Wednesday, 22 February 2012

Step away from that door

Occasionally, I’ve heard whinges from antismokers that, on the three days a year they actually step out of the pub into the beer garden, they’re confronted with waves of fumes from those obnoxious smelly smokers. Perhaps they should have thought about that before supporting the smoking ban, because if all the smokers were safely ensconced in their own room inside the pub, which is where they would prefer to be anyway, the “problem” wouldn’t arise.

However, it seems as though salvation might be at hand, as a group of scientists in New Zealand are urging that smoking should also be restricted in outdoor areas of pubs to reduce its perceived social acceptability. This was based on an extensive and representative sample of a massive 13 people.

After the smoking ban, it supporters often argued that pubs were still able to accommodate smokers, and stepping outside if you wanted a fag was hardly any hardship at all, especially if there was a nice covered smoking shelter with patio burners. But, by preventing pubs from catering for smokers at all, such a move would inevitably kill the “community pub” stone dead. In spite of the ban, it is still the case that a higher proportion of smokers visit pubs than non-smokers – presumably because many non-smokers are sour-faced carrot-juice sippers who would never be seen dead in a pub anyway.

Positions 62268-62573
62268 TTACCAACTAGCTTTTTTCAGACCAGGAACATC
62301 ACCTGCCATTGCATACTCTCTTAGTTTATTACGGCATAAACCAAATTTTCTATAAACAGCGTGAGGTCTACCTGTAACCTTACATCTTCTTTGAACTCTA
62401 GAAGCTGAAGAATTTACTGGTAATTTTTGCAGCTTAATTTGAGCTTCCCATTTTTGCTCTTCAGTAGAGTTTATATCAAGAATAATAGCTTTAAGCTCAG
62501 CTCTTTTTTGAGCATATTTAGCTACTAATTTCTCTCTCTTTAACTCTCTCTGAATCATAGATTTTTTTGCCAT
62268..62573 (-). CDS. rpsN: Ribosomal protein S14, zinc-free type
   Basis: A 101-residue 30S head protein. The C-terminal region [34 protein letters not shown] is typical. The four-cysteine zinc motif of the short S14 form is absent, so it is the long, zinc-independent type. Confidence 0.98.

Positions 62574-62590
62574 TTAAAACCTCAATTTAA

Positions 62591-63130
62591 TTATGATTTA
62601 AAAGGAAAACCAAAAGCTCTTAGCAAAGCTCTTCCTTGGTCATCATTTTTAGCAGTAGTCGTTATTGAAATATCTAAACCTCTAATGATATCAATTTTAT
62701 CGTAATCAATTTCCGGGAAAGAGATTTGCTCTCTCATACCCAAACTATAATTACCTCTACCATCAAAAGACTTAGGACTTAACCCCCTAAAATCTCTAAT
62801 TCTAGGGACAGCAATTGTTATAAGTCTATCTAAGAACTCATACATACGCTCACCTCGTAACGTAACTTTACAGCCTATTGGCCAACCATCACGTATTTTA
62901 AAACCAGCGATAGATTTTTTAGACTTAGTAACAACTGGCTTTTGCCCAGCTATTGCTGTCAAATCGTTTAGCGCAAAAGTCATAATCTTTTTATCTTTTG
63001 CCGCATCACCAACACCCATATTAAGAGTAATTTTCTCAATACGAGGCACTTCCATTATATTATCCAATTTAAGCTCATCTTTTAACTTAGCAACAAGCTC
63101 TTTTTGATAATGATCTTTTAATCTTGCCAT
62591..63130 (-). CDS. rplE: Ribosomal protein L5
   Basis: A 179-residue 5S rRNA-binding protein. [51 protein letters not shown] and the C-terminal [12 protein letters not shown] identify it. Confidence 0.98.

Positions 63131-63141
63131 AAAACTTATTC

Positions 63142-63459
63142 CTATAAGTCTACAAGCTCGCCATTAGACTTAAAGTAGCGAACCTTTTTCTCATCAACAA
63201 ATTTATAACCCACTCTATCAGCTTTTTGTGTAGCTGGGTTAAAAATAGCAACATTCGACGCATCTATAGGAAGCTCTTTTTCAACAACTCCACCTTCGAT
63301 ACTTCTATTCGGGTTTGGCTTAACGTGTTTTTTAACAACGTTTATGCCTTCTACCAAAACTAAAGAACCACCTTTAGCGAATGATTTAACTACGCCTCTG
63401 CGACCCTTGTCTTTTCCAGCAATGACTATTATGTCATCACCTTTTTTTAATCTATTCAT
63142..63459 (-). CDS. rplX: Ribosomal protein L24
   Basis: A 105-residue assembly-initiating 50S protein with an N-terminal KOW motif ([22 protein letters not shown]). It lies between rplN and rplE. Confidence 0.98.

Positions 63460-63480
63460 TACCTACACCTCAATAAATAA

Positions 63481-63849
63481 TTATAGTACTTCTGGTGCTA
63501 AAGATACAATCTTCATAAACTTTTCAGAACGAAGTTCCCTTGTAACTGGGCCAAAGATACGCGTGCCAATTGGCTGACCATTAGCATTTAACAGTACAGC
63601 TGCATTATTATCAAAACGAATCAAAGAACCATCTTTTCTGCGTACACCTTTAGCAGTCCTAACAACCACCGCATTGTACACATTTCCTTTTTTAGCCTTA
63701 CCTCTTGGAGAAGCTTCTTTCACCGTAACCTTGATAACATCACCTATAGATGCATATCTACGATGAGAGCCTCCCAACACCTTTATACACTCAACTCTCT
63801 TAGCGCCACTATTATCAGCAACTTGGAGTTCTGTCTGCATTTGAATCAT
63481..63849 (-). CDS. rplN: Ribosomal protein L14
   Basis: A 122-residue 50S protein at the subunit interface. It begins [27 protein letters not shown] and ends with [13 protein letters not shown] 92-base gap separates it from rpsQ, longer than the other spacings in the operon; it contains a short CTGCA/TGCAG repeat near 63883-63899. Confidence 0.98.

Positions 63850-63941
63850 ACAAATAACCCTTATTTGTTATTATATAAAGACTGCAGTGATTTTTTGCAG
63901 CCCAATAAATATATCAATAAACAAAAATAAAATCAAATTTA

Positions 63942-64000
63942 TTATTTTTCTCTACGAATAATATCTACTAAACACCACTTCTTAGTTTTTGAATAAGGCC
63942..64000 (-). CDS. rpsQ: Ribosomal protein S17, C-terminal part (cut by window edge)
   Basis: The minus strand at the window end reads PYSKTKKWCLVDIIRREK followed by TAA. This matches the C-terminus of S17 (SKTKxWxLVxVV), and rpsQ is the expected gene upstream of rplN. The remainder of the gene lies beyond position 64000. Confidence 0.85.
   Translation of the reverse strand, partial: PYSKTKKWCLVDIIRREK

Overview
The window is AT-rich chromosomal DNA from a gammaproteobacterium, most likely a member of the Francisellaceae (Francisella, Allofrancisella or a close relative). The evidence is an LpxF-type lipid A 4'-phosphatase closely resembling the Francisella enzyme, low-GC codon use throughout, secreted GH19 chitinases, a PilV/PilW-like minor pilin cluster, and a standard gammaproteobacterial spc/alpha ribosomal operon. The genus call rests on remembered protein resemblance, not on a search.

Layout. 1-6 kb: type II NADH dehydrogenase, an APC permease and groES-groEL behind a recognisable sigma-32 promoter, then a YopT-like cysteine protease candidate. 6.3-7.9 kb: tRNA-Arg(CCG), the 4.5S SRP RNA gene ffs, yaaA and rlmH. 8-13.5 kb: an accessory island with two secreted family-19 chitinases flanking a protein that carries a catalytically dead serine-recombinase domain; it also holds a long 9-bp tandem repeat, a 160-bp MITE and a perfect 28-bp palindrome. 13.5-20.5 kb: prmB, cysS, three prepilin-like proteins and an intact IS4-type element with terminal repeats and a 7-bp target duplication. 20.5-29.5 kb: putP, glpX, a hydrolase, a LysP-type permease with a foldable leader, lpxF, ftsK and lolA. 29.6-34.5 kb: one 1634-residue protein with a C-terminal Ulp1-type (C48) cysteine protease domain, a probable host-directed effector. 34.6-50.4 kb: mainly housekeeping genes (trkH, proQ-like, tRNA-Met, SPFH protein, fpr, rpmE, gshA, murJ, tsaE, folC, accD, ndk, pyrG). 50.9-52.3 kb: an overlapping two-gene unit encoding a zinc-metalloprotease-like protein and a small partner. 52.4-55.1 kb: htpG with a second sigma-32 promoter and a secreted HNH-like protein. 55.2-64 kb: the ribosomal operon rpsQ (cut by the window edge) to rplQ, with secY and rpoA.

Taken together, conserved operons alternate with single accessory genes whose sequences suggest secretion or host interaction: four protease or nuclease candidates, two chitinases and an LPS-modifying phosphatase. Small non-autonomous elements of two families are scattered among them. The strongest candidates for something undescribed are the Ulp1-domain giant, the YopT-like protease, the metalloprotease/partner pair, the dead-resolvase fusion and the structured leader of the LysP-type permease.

Of course, it’s never going to happen, is it? But it’s not that long ago that people were saying that about the blanket indoor smoking ban. And, at the very least, it’s opening up an Overton window to extend the scope of the debate.


  1. If the CAMRA answer to ever rising pub prices is to kybosh supermarkets for the sin of not raising prices over the years then.....

    The CAMRA answer is to ban smoking at home too!

    Do I win a prize?

  2. I take exception to being called a "sour-faced carrot-juice sipper"

    More of a avacado and wheatgrass man myself.

  3. Pubs are a place of work, they are also a gathering place for members of the public to meet and have a drink. Why should the staff and non smoking customers be subject to a substance which is likely to affect their health? Do you also advocate smoking in cinemas, churches, supermarkets, colleges?

    I am a former smoker who has no problem with anyone smoking. The ban was introduced to protect the health of staff not to persecute smokers.

  4. "Why should the staff and non smoking customers be subject to a substance which is likely to affect their health?"
    Why should staff die just so you can go to the cinema when ever it pleases you?

  5. "The ban was introduced to protect the health of staff not to persecute smokers. "